Apart from its religious significance, eunuchs clapping also has cultural and social importance. In many South Asian societies, hijras are seen as a third gender, neither male nor female, and are often marginalized and discriminated against. Clapping is one way for hijras to gain attention and recognition in society.

During celebrations and festivals, eunuchs often perform dances and clap around to collect money from the crowd. This practice of eunuchs clapping is believed to bring joy and happiness to the people around them and is welcomed at weddings, childbirths, and other events.

Furthermore, eunuchs use clapping as a form of communication amongst them. Since they are not allowed to have children, eunuchs often have an unofficial family system, where one hijra takes on a motherly or sisterly role, and others become her children or sisters. When hijras meet, they often clap as a sign of recognition, respect, and greeting.

In this context, clapping is a way for eunuchs to connect and establish relationships.

The practice of eunuchs clapping has religious, cultural, and social significance. It is a way for hijras to express their identity, connect with each other, and gain acceptance in society. As such, eunuchs clapping is an essential aspect of their tradition and culture.

How do hijras earn their living?

Hijras, also known as eunuchs or transgender individuals, face significant discrimination and marginalization in Indian society. As a result, finding stable employment can be a challenge for many hijras. However, there are several professions and income-generating activities that some hijras have pursued to earn a living.

Traditionally, hijras have often relied on begging as a means of survival. In India, hijras have been recognized as a third gender since 2014, and they are often seen as religious figures who can offer blessings and curses. As a result, some people believe that giving money or gifts to hijras can bring good luck or protect them from harm.

Some hijras also attend weddings and other celebrations to perform dances and collect money from attendees.

In addition to begging, some hijras have found employment in the beauty and fashion industry. Hijras are known for their expertise in makeup and hairstyling, and many work as beauticians in salons or as freelance makeup artists. They also participate in fashion shows and events, showcasing traditional Indian attire.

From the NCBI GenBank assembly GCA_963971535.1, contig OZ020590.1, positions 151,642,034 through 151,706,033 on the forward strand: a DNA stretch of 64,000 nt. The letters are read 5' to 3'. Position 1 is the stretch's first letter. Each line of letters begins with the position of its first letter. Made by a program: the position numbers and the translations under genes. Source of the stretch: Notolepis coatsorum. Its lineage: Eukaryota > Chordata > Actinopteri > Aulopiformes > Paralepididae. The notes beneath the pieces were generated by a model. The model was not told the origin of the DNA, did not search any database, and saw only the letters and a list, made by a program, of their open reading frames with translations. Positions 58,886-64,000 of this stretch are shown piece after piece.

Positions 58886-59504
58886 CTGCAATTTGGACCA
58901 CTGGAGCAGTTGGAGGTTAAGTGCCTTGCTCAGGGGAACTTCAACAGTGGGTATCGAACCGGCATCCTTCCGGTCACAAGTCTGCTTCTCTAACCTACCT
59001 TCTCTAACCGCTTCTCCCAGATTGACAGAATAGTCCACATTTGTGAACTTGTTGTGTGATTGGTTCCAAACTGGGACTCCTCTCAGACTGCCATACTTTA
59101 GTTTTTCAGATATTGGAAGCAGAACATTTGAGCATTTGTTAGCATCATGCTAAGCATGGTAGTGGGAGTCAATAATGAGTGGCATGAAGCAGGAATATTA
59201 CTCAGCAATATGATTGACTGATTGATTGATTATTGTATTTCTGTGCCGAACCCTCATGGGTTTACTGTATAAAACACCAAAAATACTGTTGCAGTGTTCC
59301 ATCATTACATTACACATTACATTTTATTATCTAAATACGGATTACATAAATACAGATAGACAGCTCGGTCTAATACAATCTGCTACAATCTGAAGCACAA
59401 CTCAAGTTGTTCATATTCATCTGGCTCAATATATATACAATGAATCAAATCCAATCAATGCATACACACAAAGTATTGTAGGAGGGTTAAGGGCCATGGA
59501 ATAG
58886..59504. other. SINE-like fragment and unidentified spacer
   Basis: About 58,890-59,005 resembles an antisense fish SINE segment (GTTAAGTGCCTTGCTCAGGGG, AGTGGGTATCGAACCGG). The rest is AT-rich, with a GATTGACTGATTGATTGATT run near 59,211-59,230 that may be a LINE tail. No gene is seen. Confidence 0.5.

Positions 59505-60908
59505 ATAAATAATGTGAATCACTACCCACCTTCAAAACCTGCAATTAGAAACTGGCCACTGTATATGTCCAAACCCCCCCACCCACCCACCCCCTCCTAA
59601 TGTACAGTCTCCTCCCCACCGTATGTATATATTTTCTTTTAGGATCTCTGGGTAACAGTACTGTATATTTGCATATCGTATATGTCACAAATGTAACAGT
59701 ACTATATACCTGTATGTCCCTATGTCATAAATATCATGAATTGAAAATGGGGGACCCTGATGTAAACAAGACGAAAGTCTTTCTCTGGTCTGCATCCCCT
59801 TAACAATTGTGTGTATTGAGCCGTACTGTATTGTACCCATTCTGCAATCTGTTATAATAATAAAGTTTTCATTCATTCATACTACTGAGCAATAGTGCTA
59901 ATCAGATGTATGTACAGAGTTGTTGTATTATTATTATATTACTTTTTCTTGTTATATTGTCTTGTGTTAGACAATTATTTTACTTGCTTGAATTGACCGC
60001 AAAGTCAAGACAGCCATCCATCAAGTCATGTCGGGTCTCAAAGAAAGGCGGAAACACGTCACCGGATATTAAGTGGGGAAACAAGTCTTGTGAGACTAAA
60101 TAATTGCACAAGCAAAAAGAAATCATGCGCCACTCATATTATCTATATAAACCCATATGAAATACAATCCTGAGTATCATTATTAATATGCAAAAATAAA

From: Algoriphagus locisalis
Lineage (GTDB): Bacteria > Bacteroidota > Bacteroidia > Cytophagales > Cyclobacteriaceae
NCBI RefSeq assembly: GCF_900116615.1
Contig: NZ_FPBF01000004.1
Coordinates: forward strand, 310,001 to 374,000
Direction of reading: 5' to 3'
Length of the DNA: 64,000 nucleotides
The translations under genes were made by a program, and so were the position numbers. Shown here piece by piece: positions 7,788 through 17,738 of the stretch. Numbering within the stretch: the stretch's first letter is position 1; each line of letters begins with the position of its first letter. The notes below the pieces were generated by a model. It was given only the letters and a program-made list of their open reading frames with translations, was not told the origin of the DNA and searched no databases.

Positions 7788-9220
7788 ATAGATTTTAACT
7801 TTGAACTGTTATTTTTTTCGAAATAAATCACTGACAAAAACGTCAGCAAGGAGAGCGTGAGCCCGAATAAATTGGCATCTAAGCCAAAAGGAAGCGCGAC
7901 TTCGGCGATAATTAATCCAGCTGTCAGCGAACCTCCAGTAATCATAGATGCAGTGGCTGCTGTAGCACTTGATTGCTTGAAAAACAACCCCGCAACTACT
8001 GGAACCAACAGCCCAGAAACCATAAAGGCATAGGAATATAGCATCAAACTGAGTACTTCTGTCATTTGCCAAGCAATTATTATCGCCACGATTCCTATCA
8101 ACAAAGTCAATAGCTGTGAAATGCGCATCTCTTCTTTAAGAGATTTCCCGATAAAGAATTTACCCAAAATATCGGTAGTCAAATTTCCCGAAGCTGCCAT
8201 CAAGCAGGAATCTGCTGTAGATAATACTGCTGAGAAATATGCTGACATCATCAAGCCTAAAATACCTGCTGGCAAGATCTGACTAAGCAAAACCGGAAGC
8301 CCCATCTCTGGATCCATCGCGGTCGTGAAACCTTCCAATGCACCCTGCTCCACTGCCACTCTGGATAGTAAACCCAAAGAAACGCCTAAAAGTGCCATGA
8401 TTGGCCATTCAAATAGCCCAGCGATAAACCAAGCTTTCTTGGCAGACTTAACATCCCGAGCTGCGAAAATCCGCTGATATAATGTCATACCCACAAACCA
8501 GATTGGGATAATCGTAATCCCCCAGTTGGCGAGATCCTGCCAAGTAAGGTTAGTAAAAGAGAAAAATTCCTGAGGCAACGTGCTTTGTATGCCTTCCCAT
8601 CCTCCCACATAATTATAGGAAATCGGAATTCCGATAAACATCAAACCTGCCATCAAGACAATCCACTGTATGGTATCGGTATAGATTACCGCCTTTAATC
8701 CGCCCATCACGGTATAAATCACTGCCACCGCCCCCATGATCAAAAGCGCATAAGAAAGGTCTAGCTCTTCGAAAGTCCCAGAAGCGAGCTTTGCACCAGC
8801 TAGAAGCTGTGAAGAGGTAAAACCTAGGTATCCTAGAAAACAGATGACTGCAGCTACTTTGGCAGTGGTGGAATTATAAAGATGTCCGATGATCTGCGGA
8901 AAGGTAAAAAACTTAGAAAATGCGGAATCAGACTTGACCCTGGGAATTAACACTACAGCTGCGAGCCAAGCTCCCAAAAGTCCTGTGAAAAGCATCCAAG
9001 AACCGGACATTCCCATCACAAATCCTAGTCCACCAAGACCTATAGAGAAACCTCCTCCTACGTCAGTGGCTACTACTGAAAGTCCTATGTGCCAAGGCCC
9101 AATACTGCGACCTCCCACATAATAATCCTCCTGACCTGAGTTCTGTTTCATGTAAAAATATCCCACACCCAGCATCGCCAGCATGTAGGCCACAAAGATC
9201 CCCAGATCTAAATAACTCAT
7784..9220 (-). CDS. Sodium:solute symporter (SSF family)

Another area where hijras are finding employment is in providing social services. Many hijras work for NGOs and government agencies, providing education and awareness programs around HIV/AIDS prevention and other public health issues. They also work as counselors for LGBTQ individuals, helping them navigate the challenges of coming out and living as queer in Indian society.

While hijras face many obstacles to employment and economic stability, some are finding creative ways to earn a living and contribute to their communities. However, more needs to be done to address the systemic discrimination and exclusion faced by hijras in India and ensure that they have access to the same opportunities as other citizens.

What is the position of Hijra in the Indian community?

The position of Hijra in the Indian community has been historically complex and multifaceted. Hijras are a community of transgender individuals who have been a part of Indian society for centuries. They have a distinct identity and culture, and are recognized as a third gender in Indian law.

Despite their recognized status, Hijras have often faced discrimination, marginalization, and violence. They are often stigmatized and excluded from mainstream society, leading many of them to live in isolated and impoverished communities. Many Hijras are forced to resort to begging or sex work to earn a living, which further reinforces their social exclusion.

Despite these challenges, Hijras have played an important role in Indian society. They have a rich cultural and spiritual tradition, and are considered to have special powers of blessing and curse. In many parts of India, they are invited to bless newborns, newlyweds, and other auspicious occasions.

They also play an important role in the hijra gharana or hijra families, which are tightly knit social networks that provide support and protection for their members.

In recent years, there have been significant efforts to improve the position of Hijras in Indian society. The Indian government has taken steps to recognize their legal rights and protect them from discrimination. In 2014, the Supreme Court of India recognized transgender individuals as a third gender and directed the government to provide them with legal protections and affirmative action benefits.